Civil cases are quite different. They are disputes between private parties, whether individuals or businesses. The dispute leads to a lawsuit, which is a civil action (that is to say it’s non-criminal). A “plaintiff” (the party initiating the lawsuit) files a complaint against a defendant (the party being sued). The complaint will include one or more claims that the defendant caused some injury or damage to the plaintiff. In designer/client disputes, a common claim is “breach of contract,” which is defined as any failure, without legal justification, to perform as promised in a contract.
In civil cases, the burden of proof is lower than in criminal cases. In most civil cases, the decision must be based on the “preponderance of the evidence” (meaning higher than 50% probability). The court will decide in favor of the party whose evidence is more convincing. The decision is called the “judgment” — there is no reference to guilt. Instead, the defendant is found “liable” or “not liable.” If you are found liable, it means that you’re legally responsible for the damages claimed by the plaintiff. The court will then impose a “remedy,” which is how it solves the problem. It may require specific performance (such as ordering you to finish the project). It may grant an injunction (for example, to prevent your client from using your work), and/or it may impose the payment of damages, meaning an amount of money the defendant is ordered to pay to the plaintiff to cover actual losses. Punitive damages are usually not awarded in civil cases for contract disputes.
In sorting out the issues in your case, the court will follow a clear process. It starts by determining the facts. Then it applies the relevant statutes and precedents. At that point in the process, if unresolved issues remain, the court might have to interpret the agreement for details that were not specified. If you and your client didn’t have a written contract, or if your contract was vague, the court might have to fill in some blanks. On design projects, those details could include things like payment terms, or change orders, or ownership of digital files. To move forward, the court can turn to these three additional forms of guidance:
1. “Course of dealing”
How did the parties deal with each other under prior agreements? If you had a pattern of previous conduct before entering into the current agreement, the court may require you to follow that pattern.
2. “Course of performing”
How have the parties acted in performing the current agreement? If there’s no history of working together on past projects, the court will focus on the current one. Was a pattern of conduct established after you entered into this contract?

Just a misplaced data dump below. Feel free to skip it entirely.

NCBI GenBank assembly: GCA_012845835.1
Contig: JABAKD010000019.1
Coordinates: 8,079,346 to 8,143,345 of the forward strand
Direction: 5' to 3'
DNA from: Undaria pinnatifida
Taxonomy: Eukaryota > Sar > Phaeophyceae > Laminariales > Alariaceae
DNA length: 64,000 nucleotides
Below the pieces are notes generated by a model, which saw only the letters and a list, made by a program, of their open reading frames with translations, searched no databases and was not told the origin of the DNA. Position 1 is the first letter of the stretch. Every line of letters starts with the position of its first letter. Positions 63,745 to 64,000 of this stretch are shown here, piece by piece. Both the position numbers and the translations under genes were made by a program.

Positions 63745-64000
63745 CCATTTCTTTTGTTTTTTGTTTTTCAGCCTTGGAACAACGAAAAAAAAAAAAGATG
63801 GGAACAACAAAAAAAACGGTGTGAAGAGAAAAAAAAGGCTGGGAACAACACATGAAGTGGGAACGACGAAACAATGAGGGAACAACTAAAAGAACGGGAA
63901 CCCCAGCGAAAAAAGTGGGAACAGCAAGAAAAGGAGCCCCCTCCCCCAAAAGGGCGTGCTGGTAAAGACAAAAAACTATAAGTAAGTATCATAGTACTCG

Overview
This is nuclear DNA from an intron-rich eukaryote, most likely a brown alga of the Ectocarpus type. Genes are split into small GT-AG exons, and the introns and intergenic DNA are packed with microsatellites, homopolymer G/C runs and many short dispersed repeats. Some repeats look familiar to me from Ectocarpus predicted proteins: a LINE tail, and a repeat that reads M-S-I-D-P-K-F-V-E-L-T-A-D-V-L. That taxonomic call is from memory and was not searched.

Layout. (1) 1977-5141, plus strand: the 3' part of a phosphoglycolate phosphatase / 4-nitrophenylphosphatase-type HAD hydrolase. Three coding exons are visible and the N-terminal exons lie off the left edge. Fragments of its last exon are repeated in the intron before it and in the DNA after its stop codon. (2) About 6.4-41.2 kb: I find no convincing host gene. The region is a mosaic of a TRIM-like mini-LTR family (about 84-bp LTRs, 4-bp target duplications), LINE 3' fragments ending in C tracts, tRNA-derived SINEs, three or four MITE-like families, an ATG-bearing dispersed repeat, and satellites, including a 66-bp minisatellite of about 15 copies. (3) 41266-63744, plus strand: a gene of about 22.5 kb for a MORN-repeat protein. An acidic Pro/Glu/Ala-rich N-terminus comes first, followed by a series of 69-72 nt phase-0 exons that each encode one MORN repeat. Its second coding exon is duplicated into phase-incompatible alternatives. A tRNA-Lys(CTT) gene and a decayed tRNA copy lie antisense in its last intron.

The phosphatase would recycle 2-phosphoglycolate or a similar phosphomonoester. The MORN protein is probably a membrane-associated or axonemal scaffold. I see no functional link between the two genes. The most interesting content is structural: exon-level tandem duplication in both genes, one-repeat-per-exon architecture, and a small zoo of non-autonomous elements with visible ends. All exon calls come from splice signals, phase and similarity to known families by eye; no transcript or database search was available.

3. “Usage of trade”
How do similar parties usually act? Different industries have different standard practices. The legal expression for this is “usage of trade” — common business understandings and practices that are well established and regularly observed within a particular category of companies. The court may require you to behave the way that similar firms behave.
For creative professionals, usage of trade is an important issue. Design firms and advertising agencies have different standard practices (and, in a previous article, we looked at the evolving standards for motion design). As a guide for their members, many professional organizations publish model contracts. One example is the AIGA Standard Form of Agreement for Design Services.
If you’re a designer who tries to avoid contracts, wise up! Since it’s likely that you’re already in a legally binding agreement, why not make it a good one? Spend time studying model contracts from design organizations to come up to speed on the issues involved. You’ll see that good contracts are not adversarial or one-sided. They are structured to protect everyone’s interests and be mutually beneficial.
Next, focus in on the model contract that relates most directly to your work, and then meet with your attorney to customize it. The model may seem a bit long because it’s trying to be comprehensive. Your attorney can tailor it to your situation. The goal is for you to have a template to use as the starting point for future negotiations with clients. When you bring a good contract to the table, it strengthens your position as an experienced professional. It sets ground rules and manages expectations. It can lead to more respect from the client and a higher perceived value for your services.
Trying to avoid contracts and hoping for the best is just wishful thinking. It’s going to get you in trouble, and when you land in court you’ll find that ignorance of the law is no excuse.
This article provides information about the law to help designers safely cope with their own legal needs. However, legal information is not the same as legal advice — the application of law to an individual’s specific circumstances. Although care has been taken to make sure that this information is accurate, it is recommended that you consult a lawyer if you want professional assurance that this information, and your interpretation of it, is appropriate to your particular situation.